1. What types of jobs do most expatriate spouses/partners have? Locally based or telecommuting? Full-time or part-time? Can you comment on local salary scales?

Job market is geared toward Bermudians first, but there are definitely jobs available.

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2. What is the typical dress code at work and in public places? Is formal dress ever required?

Slightly more formal than you'd expect for an island - but still an island.

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Health & Safety:

1. Pollution index (Good, Moderate, Unhealthy, or Very Unhealthy)?

Good.

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2. What immunizations are required each year?

None that are special.

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3. Are there personal security concerns to be aware of at this post? Please describe.

Not really. Crime is on the upswing, but I never felt in any danger during my entire stay there.

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4. Are there any particular health concerns? What is the quality of available medical care? What medical conditions typically require medical evacuation?

Yes.

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5. What is the overall climate: is it extremely hot or cold, wet or dry, at any time of year, for example?

Paradisical - except from January to March where you'd have your coldish rainy patches. But there would always be your 72 degrees and sunny day interspersed.

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Schools & Children:

1. What is the availability of international schools? What has been your general experience with them, if any?

From second hand, I understand that they are acceptable, but not overwhelming.

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2. What accommodations do schools make for special-needs kids?

I'm not sure, but the island is not very handicapped friendly in general.

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3. Are preschools available? Day care? Are these expensive? What has been your experience with them, if any? Do the schools provide before- and/or after-school care?

Yes. We had an excellent experience with "Once upon a Time" on Church St. in Hamilton. There are a lot of options.

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4. Are local sports classes and/or activities available for kids?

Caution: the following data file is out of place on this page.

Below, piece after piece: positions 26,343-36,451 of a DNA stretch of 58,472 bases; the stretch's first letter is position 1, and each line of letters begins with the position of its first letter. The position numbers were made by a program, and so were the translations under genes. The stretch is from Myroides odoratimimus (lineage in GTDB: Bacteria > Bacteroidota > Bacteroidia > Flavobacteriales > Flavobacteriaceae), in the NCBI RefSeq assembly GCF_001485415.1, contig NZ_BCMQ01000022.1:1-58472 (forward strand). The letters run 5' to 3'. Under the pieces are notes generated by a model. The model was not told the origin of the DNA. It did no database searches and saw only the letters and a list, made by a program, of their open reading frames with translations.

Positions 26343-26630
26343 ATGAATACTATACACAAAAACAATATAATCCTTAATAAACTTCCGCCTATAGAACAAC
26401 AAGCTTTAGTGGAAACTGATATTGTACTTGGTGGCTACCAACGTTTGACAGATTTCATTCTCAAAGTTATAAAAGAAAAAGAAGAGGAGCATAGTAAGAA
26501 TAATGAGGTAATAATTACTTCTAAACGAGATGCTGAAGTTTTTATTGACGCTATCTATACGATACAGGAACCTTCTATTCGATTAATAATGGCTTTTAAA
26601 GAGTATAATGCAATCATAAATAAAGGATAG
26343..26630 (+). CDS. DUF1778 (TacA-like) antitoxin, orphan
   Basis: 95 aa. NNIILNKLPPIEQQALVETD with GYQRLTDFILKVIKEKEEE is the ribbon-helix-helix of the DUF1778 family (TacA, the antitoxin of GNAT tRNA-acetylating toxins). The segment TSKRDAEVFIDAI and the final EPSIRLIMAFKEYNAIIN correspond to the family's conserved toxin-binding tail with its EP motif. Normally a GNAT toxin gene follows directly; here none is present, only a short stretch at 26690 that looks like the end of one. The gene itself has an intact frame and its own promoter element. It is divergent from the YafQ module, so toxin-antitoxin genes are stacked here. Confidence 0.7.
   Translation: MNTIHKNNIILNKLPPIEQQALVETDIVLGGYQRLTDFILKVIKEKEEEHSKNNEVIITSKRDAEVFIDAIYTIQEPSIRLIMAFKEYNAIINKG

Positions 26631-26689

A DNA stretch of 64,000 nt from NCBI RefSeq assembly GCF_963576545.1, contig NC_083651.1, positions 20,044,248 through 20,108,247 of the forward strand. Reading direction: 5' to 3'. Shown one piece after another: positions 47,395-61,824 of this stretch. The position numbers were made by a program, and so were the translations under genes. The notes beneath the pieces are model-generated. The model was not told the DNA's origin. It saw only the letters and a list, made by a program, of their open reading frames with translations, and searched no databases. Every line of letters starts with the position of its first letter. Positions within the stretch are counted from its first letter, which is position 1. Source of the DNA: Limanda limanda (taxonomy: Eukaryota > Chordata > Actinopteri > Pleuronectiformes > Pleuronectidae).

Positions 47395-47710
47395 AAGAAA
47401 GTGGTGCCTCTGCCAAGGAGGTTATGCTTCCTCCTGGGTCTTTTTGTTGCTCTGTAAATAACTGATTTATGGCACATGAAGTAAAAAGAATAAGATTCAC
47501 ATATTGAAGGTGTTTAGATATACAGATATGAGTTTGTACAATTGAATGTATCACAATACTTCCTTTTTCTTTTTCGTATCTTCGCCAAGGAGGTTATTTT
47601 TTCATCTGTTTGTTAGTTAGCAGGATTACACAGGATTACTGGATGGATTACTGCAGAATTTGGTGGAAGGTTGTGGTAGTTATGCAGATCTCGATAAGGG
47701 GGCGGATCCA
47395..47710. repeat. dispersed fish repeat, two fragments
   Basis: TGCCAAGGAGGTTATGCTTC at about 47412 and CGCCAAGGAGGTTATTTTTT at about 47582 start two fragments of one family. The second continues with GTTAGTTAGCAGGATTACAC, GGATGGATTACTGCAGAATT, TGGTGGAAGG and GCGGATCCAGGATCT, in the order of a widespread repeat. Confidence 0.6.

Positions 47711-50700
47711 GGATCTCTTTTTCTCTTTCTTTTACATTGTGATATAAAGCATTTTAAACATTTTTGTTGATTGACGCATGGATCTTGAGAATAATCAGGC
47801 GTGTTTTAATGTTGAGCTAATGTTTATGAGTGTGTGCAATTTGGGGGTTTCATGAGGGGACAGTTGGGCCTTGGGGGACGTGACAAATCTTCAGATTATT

Our children were too young, but there's definitely dance, soccer, cricket and swimming programs.

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Expat Life:

1. What is the relative size of the expatriate community? How would you describe overall morale among expatriates?

Large and plentiful.

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2. Morale among expats:

Laid-back.

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3. What are some typical ways to socialize, either with local people or with other expatriates? Are there groups or clubs that you can recommend?

Bermudians a very friendly, but they also already have their own social circles. They are used to living around large numbers of ex-pat cyclical dwellers and it may be difficult to break into their entertaining club.

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4. Is this a good city for single people? For couples? For families? Why or why not?

It's good for families and most people would enjoy it.

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5. Is this a good city for LGBT expatriates? Why or why not?

I would highly doubt it. It's a very conservative society and I didn't notice any vestige of a scene.

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6. Are there problems with ethnic, race/racial minorities or religious prejudices? Gender equality?

Interpersonally -- no. Politically, there's still a large historical racial problem. Religiously, everything is swimming as long as you're a Christian. (You're a Christian, right?) But this doesn't come up too frequently in day-to-day life.

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7. What are some interesting/fun things to do in the area? Can you recommend any “hidden gems"?

Beaches and beaches, golf, tennis, decent bridge club, tourist at the Dockyard and St. George's, boat trips around the island, walks on the railroad trail and Spittal Pond, visit the plethora of old forts, but it does get boring - especially when the weather is bad. I do recommend the Bastille Day dinner and the international Rugby tournament.

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8. Is this a "shopping post"? Are there interesting handicrafts, artwork, antiques, or other items that people typically buy there?

Not too much in the way of unique local crafts.

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9. Can you save money?

This is very hard. The island is very expensive and "Rock Fever" dictates several trips a year off the island.

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Words of Wisdom:

1. Knowing what you know now, would you still move to this city?

Absolutely.

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2. If you move here, you can leave behind your:

snow shoes (it never gets below 50),

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3. But don't forget your:

sun screen (pretty much everything is available there)

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4. Do you recommend any books or movies about this city/country for those who are interested in learning more?

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5. Do you recommend any books or movies about this city/country for those who are interested in learning more?

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6. Recommended movies/DVDs related to this city:

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7. Do you have any other comments?

Be careful with the scooters - that's where the road fatalities come from. Pros: Beautiful weather, friendly locals, English-speaking. Cons: Expensive, small roads and a trifle boring.